After my earlier post Barriers to Exercise, readers contacted me about the barriers that pop up for them from time to time. Some of those barriers are short term, and some are more difficult to jump over and can cause problems for years.
Grief and depression
When Sue pointed this one out to me, I couldn’t believe I hadn’t put it on the list. I do know that grief and depression can cause problems with motivation and getting enthusiastic about an exercise program. After all, there are many more important things to worry about at such a time. Just getting through the day can be enough of a barrier, without throwing exercise in as another potential problem.
From my experience, grief, trauma and depression can affect different people in different ways. When my son died, I went into a manic state for the first few years. I felt that I had to get out there and exercise every day, and often twice a day, without fail. No ifs, no buts, no excuses. At that time my exercise of choice was cycling. In the years before Craig died, we spent quite a bit of time, riding our road bikes together. After his death, the only time I seemed to have any peace was when I was cycling. It might sound silly, but I just felt that when I was riding my bike, he was on my shoulder, urging me on. Looking back, I was really quite crazed and manic.
In her comment on the Barriers to Exercise post, Sue wrote “I’ve always loved exercising and the buzz you feel afterwards, but for the last couple of years, I’ve ground to a halt. So I’d add grief and depression to your list. Intellectually, I know it would make me feel better, but grief seems to have stopped me in my tracks and I feel too exhausted from it, to get back to exercising”.
I have no answer at all for Sue. All I can do is send her my sympathy, hugs and best wishes., I can’t give any advice at all on how to overcome grief and depression as a barrier to exercise, as it is outside my expertise. I think I was fortunate that my grief bought on a bout of manic exercise to get me through. I do understand that this isn’t the case for everyone in the situation.
Donna from Retirement_Reflections commented: ‘A barrier to fitness can be letting distractions get in the way (eg. technology, blogging. reading etc etc) We may tell ourselves that we’ll go to the gym or for that walk, after we finish X, Y, Z….and then we get further distracted and put it off once more. Another barrier can be letting bad weather get the best of us. ”
This is so true. There are too many distractions and things we have to deal with in our lives. It’s so easy to say that you will do it later and before you know it another day is over and the exercise hasn’t been done. I’ve been there! The way I avoid the distractions is to do my gym workouts early in the morning before anything can get in the way. But I’m not perfect so the best intentions sometimes do fly out the window.
When this happens, I try to slot in whatever exercise is scheduled for the day, some time during the day. There are days that it doesn’t happen, but as I’m getting older, I’m realising that the odd skipped workout really isn’t going to have a huge effect on my fitness routine long term. The key is to get back to it the next day and keep on going. Don’t let that small glitch become a big stumbling block.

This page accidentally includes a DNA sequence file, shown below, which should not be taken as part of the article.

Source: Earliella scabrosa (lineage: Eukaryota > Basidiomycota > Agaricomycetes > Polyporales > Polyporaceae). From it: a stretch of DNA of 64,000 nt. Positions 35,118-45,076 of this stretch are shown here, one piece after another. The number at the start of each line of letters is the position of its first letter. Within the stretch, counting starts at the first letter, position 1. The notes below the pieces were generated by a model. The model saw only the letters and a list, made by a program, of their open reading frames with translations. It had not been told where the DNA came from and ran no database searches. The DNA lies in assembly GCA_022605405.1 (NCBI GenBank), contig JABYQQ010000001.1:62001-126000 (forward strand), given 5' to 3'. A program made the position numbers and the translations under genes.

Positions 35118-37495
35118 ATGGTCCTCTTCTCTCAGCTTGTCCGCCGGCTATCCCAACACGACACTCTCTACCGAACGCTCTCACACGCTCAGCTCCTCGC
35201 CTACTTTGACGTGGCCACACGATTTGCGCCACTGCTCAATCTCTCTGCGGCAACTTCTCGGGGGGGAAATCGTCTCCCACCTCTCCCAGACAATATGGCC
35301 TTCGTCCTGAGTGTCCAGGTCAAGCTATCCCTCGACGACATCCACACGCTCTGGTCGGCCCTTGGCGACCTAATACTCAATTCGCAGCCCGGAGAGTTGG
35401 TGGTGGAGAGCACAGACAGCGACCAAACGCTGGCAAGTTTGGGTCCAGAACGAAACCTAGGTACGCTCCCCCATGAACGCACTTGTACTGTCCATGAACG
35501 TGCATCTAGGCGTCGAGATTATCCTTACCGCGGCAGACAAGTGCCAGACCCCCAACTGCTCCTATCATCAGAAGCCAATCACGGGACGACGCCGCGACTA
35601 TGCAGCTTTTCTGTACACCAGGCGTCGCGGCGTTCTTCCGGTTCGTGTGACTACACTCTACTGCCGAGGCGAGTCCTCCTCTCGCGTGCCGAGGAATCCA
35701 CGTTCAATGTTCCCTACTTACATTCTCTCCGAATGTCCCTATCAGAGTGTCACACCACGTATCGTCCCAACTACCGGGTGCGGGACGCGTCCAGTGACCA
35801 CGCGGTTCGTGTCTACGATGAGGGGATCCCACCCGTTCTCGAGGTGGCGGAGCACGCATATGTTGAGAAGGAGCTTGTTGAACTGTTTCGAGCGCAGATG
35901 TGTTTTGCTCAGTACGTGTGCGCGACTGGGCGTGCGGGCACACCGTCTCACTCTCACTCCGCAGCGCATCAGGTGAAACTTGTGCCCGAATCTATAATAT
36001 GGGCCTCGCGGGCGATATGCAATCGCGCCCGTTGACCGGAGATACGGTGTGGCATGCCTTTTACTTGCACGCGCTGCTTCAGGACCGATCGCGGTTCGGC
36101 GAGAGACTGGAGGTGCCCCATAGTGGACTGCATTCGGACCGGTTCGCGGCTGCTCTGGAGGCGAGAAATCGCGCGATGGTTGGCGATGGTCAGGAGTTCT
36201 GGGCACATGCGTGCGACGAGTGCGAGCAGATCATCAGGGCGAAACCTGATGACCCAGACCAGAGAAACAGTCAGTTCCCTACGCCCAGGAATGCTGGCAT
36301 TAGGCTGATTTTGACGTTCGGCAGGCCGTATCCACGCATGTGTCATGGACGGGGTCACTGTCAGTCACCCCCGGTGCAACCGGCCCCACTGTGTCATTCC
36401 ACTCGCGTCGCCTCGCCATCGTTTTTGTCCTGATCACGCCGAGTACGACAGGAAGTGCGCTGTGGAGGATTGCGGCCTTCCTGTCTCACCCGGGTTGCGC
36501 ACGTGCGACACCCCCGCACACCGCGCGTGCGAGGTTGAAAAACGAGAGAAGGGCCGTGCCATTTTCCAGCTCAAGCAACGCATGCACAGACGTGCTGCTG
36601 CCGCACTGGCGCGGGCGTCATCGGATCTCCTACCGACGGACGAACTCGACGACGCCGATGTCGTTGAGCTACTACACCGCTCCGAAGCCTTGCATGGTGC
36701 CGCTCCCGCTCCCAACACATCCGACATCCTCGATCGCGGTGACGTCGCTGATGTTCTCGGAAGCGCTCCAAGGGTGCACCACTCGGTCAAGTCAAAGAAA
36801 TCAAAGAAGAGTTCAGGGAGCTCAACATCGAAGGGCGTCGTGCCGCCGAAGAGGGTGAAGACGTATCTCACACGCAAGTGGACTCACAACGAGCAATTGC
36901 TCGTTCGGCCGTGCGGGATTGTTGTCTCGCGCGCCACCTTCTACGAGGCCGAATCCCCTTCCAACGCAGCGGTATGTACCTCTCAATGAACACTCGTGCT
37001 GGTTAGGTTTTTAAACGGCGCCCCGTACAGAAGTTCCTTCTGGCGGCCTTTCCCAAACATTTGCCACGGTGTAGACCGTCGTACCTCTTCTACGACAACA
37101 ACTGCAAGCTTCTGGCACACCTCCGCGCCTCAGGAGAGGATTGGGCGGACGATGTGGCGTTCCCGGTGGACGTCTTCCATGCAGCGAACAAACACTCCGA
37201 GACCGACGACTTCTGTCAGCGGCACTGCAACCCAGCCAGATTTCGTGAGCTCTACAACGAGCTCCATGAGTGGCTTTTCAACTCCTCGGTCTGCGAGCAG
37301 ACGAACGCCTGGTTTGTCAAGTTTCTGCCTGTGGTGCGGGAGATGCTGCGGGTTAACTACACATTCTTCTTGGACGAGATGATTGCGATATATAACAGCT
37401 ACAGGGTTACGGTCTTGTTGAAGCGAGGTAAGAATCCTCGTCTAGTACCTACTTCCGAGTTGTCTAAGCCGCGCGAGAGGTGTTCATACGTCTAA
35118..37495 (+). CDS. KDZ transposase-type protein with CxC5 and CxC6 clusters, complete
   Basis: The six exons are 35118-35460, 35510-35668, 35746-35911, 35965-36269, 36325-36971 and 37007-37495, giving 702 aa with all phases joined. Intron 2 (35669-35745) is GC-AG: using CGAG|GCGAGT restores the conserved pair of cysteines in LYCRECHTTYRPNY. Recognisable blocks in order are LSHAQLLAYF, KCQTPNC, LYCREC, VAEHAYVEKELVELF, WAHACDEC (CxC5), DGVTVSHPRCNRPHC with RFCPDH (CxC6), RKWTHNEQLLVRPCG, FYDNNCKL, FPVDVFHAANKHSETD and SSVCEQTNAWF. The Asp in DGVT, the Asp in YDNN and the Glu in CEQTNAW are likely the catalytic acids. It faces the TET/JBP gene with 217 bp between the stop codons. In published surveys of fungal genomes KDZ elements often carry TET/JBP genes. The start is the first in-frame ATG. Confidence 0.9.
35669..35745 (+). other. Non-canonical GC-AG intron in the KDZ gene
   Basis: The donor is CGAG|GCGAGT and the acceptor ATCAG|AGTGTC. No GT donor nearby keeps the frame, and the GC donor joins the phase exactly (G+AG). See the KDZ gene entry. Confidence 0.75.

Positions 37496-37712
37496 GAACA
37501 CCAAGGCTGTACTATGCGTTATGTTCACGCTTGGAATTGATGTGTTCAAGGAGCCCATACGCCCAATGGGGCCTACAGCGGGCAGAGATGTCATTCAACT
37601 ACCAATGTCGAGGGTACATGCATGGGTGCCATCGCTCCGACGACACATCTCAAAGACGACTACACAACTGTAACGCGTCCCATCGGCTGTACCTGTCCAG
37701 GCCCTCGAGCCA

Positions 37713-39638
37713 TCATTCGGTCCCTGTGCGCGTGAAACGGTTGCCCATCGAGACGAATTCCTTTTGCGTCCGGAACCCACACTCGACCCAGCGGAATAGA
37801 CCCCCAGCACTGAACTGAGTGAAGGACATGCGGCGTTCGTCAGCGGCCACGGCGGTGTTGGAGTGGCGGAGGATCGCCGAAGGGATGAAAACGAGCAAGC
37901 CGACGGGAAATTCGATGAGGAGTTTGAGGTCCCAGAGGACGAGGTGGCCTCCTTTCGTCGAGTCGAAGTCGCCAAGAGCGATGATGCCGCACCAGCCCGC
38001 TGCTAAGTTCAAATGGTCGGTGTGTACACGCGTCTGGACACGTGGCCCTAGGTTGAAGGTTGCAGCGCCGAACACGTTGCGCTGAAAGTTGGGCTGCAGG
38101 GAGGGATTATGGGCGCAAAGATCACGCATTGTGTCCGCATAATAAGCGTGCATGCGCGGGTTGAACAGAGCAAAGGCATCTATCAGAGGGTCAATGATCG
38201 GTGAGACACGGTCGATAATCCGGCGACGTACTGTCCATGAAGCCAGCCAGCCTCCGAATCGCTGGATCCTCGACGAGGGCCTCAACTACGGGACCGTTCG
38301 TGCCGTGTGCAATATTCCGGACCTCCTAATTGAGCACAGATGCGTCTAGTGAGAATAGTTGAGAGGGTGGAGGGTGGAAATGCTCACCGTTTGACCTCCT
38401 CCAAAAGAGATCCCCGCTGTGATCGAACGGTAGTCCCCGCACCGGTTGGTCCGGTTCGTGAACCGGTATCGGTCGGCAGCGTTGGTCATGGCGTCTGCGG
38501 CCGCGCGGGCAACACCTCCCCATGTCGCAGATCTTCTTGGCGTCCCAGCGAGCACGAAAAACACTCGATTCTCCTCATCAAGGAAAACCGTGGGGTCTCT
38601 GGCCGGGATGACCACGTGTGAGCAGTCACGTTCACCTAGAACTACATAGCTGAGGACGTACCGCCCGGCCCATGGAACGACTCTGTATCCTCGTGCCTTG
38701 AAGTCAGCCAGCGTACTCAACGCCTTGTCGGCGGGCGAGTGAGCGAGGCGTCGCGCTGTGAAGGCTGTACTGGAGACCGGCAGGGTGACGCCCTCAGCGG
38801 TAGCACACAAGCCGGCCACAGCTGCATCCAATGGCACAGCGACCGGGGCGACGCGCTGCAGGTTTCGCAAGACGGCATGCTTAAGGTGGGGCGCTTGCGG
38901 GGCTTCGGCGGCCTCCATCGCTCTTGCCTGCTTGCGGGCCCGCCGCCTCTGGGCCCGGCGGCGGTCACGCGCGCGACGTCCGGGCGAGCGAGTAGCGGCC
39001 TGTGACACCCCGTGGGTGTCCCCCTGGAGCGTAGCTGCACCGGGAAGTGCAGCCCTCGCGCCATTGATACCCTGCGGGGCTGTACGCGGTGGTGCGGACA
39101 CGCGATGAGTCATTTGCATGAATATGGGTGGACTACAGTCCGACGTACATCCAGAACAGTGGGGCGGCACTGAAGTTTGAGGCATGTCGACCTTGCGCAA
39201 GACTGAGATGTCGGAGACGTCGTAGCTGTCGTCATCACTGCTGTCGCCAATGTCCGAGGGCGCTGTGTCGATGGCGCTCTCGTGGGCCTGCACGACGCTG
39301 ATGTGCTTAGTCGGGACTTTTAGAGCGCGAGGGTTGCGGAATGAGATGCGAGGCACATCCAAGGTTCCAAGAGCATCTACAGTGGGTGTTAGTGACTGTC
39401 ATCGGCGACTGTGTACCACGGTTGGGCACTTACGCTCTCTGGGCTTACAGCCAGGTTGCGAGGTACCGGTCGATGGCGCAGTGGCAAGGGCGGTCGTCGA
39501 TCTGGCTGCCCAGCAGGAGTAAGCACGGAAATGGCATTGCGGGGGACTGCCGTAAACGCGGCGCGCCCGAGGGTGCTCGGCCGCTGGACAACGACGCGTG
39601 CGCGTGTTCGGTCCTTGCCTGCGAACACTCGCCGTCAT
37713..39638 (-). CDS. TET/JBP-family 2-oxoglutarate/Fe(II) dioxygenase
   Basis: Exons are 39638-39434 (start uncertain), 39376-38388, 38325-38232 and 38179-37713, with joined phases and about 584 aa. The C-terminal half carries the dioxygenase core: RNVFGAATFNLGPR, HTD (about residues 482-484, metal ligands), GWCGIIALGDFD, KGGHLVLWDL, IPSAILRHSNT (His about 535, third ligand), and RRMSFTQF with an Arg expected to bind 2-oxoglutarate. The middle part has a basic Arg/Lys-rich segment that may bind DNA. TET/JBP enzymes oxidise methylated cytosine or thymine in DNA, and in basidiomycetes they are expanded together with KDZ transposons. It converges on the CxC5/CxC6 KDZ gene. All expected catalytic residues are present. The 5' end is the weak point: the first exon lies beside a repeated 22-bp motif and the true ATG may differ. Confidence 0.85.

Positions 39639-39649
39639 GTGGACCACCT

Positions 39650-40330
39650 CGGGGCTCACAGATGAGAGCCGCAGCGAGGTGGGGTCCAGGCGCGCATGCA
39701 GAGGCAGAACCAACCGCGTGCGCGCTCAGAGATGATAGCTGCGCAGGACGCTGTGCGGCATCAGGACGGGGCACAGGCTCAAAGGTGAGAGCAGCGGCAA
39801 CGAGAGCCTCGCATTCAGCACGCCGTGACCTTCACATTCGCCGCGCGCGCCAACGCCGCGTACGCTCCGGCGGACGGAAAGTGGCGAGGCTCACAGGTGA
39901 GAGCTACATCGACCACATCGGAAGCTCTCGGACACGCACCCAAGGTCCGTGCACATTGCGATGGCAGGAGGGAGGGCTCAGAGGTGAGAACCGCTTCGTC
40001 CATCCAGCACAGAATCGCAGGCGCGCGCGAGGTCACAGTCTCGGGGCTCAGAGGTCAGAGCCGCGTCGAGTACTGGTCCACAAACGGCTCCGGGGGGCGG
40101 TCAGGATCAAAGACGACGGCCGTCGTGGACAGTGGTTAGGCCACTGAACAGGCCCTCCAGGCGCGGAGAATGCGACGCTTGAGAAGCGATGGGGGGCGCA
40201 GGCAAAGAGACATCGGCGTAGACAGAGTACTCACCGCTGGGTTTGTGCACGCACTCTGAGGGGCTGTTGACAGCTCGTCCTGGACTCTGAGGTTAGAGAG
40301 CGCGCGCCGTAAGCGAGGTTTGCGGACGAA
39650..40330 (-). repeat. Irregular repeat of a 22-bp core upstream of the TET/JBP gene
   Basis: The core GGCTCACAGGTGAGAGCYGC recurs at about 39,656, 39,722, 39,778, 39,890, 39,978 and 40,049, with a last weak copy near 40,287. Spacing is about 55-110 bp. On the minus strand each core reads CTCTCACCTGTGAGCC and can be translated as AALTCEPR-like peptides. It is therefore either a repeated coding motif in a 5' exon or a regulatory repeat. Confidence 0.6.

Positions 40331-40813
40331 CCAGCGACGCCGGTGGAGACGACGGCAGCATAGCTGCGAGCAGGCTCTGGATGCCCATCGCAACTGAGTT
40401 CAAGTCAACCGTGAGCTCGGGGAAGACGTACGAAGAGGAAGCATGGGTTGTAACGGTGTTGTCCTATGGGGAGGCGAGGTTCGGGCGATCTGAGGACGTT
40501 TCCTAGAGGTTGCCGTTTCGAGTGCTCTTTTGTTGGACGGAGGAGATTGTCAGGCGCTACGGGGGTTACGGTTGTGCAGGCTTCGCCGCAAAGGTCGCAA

Tina commented “I find determination and being committed to yourself gets me through. As I’ve gotten older, yes, I do get tired waking up early, to go to the gym. But now, it’s such a habit, I just do it. You listen to your body and you know what days you can really push yourself and the days you take it easier”
This is really great advice from Tina. I agree that it’s really important when starting out with a new exercise program that it needs to be done for long enough without missing sessions to set a habit. Once that habit is set, it’s easier to stay committed. Tina is very committed to her fitness, and is probably the most committed person I know, making it to the gym most days at 5.30.
It can be difficult to stick to an exercise program when travelling. I find the easiest thing to do is walk everywhere. Hotel gyms are an option, but I don’t worry too much about gym workouts when I’m away. I prefer to do sightseeing on foot. Spend the day walking around the attractions in a city, and calories will be burnt up very quickly, as the kilometers walked add up. For me, this is the perfect way to combine travel and exercise.
Injury or illness
Sometimes when suffering a injury or illness, it’s best to take time out and let your body rest. Especially with illness. It really is best to give the body time to heal itself. You can always catch up, when you’re feeling better.
Often with a minor injury it’s possible to substitute an exercise to work around the injury. But this isn’t always possible. There will be times when you will need to take time out to allow your body to completely recover. You can then get back to your exercise program. There is no need to feel guilty about this at all.
It was Christie So what? Now what? who mentioned travelling and minor injury and illness as sometimes being barriers for her. Christie is a committed exerciser, but her comments show that we all face barriers at times. Christie’s advice is to mix it up to prevent boredom.
How to get started
If you’re of senior years, and thinking about getting into an exercise program, but not sure where to start, or feeling the barriers in some way, my advice would be to just go for a ten minute walk. I know that seems very minimal, but I can almost promise that after 10 minutes walking in the fresh air, you will be feeling much better and want to keep going a little while longer. If that’s not the case, just stop. You have done enough by jumping over your barriers and getting out there. It’s a start and sometimes that’s all we need.
Are you over 50 and have recently started a new exercise program? I’d love to hear about how you started